07/10/2014 08:58 BST | Updated 05/12/2014 05:59 GMT

Invest in Cycling; Invest in Education, Health and Prosperity

With seven months until the general election, the issue of cycling seems to be one of the most obvious 'off the peg' crowd pleasers, as well an astute spend of finite finances

With seven months until the general election, the issue of cycling seems to be one of the most obvious 'off the peg' crowd pleasers, as well an astute spend of finite finances. The case for better investment has been clearly made, a detailed independent report identifying an implementation plan has been publicly lauded and yet we are still awaiting widespread political commitments, to bring cycling investment beyond the paltry pocket money it currently receives.

The main cycling charities and advocacy groups have been touring the party conferences for the past few weeks; Sustrans, CTC, London Cycling Campaign, British Cycling and others have been reminding MPs of the findings of last year's Get Britain Cycling report, published by the All Party Parliamentary Cycling Group (APPCG). The report outlined its recommendations for funding of £10 per person per year - to help increase cycling as a proportion of total journeys from 2% to 10% by 2025 - and prompted David Cameron at the time to say that he wanted to launch a 'cycling revolution', and yet publication of the Government's Cycling Delivery Plan is still awaited.

At the Conservative Conference, Olympic cyclist Victoria Pendleton told activists that every child should have access to PE at school. She said playing sport helped build vital characteristics that bosses wanted. 'It builds character, confidence and resilience', she said, adding that 90 per cent of children behaved better after more sport was added to the curriculum.

Whilst this is encouraging, where was the debate on how we can develop safer routes to school, so that children can introduce exercise as a natural part of their day, everyday? In the Netherlands, 20 times more journeys are made by bike by people under 17 than in the UK. And the main reason for this is the perceived lack of safety. Shadow Transport Secretary Mary Creagh MP has said she wants every child to have the opportunity to learn to cycle, which is welcome news. However, neither Labour nor the Conservatives have yet joined the Liberal Democrats and Green Party in committing to the targets of the APPCG report.

Another Olympic cyclist, Chris Boardman, is a policy advisor for British Cycling. He has described the next seven months as crucial - anyone who cares for cycling and wants to see it better championed in this country must raise their voice, he says. He has called for 'numbers, timescales and targets'.

He said: "Cycling as a mode of transport is currently being treated as an add-on, a nice-to-have, treated like a poor relation - money thrown in its direction when it's fashionable. You would not plan the rail network this way, nor the road network, so why is it acceptable to treat cycling like this? Especially when cycling on its own would do so much more for the health and wellbeing of our nation."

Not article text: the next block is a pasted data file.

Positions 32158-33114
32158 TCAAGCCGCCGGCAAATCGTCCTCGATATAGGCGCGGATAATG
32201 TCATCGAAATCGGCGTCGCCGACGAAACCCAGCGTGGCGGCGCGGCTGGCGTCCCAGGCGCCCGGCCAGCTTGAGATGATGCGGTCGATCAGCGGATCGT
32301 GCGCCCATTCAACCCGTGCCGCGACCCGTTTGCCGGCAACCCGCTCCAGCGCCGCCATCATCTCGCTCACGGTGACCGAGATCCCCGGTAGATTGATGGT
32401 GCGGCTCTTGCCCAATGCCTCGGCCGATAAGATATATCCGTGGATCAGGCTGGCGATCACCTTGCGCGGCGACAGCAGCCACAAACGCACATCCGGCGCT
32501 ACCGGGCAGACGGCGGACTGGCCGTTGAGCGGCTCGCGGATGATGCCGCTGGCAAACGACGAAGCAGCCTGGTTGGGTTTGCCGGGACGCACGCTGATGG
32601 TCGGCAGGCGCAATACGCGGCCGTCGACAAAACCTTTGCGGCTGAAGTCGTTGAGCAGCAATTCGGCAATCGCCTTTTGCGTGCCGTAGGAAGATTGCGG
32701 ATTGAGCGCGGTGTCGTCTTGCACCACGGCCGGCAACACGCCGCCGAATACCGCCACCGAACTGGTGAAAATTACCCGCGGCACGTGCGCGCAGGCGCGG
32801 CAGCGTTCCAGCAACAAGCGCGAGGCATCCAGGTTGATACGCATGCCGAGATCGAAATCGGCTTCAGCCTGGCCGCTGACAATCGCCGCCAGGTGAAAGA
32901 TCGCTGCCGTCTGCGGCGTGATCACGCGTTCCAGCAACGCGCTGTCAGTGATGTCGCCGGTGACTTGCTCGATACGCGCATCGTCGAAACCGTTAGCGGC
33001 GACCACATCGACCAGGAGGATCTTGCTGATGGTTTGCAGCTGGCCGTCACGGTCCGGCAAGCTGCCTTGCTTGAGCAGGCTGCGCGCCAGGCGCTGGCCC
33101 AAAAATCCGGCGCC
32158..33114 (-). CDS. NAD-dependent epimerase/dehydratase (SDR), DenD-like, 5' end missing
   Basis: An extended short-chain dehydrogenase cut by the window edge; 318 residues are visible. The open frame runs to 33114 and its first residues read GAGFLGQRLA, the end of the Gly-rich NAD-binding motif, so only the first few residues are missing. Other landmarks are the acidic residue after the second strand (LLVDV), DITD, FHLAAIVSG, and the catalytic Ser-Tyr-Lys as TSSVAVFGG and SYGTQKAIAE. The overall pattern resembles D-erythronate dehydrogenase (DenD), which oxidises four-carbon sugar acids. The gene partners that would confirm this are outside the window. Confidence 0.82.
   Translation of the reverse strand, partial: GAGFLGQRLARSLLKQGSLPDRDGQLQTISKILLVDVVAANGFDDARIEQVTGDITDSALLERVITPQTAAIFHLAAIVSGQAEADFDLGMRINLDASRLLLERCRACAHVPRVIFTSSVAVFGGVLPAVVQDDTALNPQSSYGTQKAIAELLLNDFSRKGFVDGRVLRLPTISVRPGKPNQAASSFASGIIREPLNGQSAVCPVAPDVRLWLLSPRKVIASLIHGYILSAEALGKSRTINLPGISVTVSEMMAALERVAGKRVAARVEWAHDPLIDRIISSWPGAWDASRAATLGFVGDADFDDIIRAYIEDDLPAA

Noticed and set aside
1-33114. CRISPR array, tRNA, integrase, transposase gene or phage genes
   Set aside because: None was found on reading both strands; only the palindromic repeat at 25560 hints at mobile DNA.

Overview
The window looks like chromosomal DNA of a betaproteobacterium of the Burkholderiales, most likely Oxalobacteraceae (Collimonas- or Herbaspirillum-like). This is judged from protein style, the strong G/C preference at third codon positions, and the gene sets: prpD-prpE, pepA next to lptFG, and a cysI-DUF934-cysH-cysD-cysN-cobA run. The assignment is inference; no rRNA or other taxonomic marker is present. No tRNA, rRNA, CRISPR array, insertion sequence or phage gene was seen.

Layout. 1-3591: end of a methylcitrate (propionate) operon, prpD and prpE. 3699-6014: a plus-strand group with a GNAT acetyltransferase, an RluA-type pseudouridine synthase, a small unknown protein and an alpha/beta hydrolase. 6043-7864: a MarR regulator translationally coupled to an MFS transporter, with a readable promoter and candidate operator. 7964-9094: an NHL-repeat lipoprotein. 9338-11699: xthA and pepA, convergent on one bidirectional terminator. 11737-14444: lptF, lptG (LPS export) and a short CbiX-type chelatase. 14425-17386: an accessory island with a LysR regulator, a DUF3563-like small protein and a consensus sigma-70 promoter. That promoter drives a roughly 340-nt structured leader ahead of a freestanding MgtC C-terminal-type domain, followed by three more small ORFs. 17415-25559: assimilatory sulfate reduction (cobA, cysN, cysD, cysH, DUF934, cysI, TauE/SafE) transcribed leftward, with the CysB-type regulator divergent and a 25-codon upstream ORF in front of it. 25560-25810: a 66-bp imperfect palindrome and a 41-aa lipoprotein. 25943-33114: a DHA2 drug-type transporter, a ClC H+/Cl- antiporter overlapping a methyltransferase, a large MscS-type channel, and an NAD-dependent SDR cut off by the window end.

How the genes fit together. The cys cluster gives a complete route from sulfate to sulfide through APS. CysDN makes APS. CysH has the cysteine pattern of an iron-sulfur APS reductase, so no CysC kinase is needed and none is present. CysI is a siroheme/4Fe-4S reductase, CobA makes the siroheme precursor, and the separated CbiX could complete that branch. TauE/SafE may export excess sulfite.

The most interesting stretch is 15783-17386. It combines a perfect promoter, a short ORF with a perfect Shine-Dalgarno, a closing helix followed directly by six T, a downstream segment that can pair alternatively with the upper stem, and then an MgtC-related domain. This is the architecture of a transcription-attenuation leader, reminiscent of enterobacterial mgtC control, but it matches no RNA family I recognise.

I am working with Boardman on an event this week with Business in the Community and Friends Life - which sponsored this year's Tour of Britain cycling race - to encourage more business leaders to adopt progressive approaches to mental wellbeing. Boardman said the same framing we had used to get businesses to take note of mental health was something he was finding was resonating with his cycling campaign; namely attaching a cost to not acting. In the case of mental health, UK businesses lose £26bn a year due to common mental health issues, due to absence, disengagement and presenteeism, whereas businesses that invest in wellbeing see more engaged, productive and retained workforces. In the case of cycling, billions of pounds are spent treating illnesses caused by pollution and lack of exercise, or are lost to road traffic accidents.

Road collisions are estimated to cost the UK economy £8.7bn and car pollution costs us £10.6bn. It has been reported that 9% of deaths in London may be down to air pollution. As well as resulting in less congestion and pollution, the chief medical advisor said cycling regularly can help prevent cancer, heart disease, strokes, diabetes and mental health problems. Health and transport specialist, Dr Adrian Davis, has said: "For every £1 spent on cycling initiatives they can generally return up to £4 in saved costs to the NHS and value to the economy."

Last month, a study, carried out at UEA's Norwich Medical School and the Centre for Health Economics at the University of York - using data on nearly 18,000 adult commuters from across the UK over 18 years - found that switching from driving a car to walking or cycling to work fundamentally improves our wellbeing.

Broadcaster and CTC president, Jon Snow, has also been addressing the party conferences. He said: "The Government has had plenty of time to talk about what it intends to do for cycling. Now it must make good on its promises. If it is serious about showing leadership on cycling, it must commit to funding of £10 per person per year to create the conditions where cycling becomes a safe and normal way for anyone to make day-to-day journeys. This is just a fraction of the overall transport budget and will bring huge economic, environmental and health benefits."

As the run in to the election begins, let's make it known that we want this commitment now. Ask your local MP where they stand.